ABSTRACT. McKitrick (2003) proposes that an object has a disposition if and only if there are a manifestation, the circumstances of the manifestation, a counterfactual true of the object, and an overtly dispositional locution referring to the disposition. A disposition is extrinsic if and only if an object has it, but a perfect duplicate of the object might not have it. I present an alternative definition that an object has a disposition if and only if a counterfactual is true of the object that, under a certain condition, it would interact with another object in a certain manner. There are three reasons for thinking that my definition is better than her definition. 1. Ockham’s razor favors my definition over McKitrick’s definition. 2. My definition is consistent, while her definition is not, with Lewis’s and her definitions of intrinsic and extrinsic properties. 3. My definition goes well, while her definition does not, with our intuition that an object has a disposition even in a possible world where there is nothing but that object.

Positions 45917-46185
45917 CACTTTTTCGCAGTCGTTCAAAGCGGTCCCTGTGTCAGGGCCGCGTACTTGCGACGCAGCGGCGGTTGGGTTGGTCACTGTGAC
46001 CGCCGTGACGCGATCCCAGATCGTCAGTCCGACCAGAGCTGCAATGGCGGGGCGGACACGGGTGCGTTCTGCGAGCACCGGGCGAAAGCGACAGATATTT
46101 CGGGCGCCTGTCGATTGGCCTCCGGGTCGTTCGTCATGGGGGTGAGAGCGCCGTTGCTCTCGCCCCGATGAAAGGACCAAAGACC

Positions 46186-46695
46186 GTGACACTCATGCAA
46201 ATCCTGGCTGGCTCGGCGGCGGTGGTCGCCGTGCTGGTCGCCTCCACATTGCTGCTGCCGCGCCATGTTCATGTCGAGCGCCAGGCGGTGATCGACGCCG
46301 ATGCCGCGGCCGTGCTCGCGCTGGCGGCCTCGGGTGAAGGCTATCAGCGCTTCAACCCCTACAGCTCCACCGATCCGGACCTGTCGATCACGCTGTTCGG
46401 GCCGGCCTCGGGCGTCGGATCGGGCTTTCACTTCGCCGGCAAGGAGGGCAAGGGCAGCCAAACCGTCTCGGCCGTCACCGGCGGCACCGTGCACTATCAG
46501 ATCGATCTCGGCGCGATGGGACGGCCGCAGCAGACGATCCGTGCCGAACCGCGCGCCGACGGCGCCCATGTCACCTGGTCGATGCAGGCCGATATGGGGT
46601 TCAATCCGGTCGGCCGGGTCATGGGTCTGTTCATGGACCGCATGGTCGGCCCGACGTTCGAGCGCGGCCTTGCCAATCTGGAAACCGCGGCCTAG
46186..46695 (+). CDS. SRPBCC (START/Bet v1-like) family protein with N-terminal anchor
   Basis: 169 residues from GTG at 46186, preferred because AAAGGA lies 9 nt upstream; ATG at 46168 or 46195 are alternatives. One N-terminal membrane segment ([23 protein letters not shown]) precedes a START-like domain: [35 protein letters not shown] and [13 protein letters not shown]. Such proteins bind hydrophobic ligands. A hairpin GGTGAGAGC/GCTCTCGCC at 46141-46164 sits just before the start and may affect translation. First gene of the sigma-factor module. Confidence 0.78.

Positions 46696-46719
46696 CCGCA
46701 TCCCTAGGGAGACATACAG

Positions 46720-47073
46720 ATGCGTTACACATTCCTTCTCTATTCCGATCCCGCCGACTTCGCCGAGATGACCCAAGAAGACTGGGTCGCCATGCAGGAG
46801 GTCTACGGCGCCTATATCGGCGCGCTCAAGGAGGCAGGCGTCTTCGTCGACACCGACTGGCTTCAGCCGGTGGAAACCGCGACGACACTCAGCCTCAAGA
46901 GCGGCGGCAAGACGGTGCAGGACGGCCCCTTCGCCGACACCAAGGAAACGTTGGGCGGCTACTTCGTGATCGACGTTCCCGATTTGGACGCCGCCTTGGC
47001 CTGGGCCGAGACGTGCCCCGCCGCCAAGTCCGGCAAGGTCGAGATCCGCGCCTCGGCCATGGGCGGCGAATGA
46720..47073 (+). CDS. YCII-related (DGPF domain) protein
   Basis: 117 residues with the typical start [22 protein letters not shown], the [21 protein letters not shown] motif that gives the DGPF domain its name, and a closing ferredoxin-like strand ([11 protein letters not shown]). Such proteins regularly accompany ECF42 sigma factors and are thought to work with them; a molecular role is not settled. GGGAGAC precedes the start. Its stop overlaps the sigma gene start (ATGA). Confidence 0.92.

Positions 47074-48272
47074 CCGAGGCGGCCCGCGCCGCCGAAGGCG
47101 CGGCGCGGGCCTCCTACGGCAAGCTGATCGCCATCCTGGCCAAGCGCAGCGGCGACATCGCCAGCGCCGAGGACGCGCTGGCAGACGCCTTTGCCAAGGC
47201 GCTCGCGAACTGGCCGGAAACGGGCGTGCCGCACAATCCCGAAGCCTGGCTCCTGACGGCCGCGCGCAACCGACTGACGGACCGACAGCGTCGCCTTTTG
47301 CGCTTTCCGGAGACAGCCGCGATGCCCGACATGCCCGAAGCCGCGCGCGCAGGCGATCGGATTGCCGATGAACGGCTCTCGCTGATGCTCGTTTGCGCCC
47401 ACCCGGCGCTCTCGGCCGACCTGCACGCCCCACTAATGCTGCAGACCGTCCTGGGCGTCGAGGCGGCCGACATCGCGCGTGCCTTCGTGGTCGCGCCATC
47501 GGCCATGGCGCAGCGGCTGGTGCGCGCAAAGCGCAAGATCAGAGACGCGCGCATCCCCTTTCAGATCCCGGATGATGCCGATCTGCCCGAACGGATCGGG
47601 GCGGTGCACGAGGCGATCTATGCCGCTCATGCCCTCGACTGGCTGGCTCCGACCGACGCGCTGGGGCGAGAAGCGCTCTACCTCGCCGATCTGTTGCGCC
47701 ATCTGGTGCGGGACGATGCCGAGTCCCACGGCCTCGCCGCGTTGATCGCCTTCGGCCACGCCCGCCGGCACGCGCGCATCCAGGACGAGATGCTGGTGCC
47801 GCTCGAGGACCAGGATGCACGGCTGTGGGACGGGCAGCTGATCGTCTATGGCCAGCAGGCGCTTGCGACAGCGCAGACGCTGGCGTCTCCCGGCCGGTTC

Keywords: counterfactual interaction; extrinsic disposition; fragility; intrinsic disposition; toxicity

How to cite: Park, Seungbae (2017). “Against Extrinsic Dispositions,” Review of Contemporary Philosophy 16: 92–103.

Received 19 January 2016 • Received in revised form 27 May 2017
Accepted 27 May 2017 • Available online 20 June 2017


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Division of General Studies,
Ulsan National Institute of Science and Technology,
Ulsan, Republic of Korea

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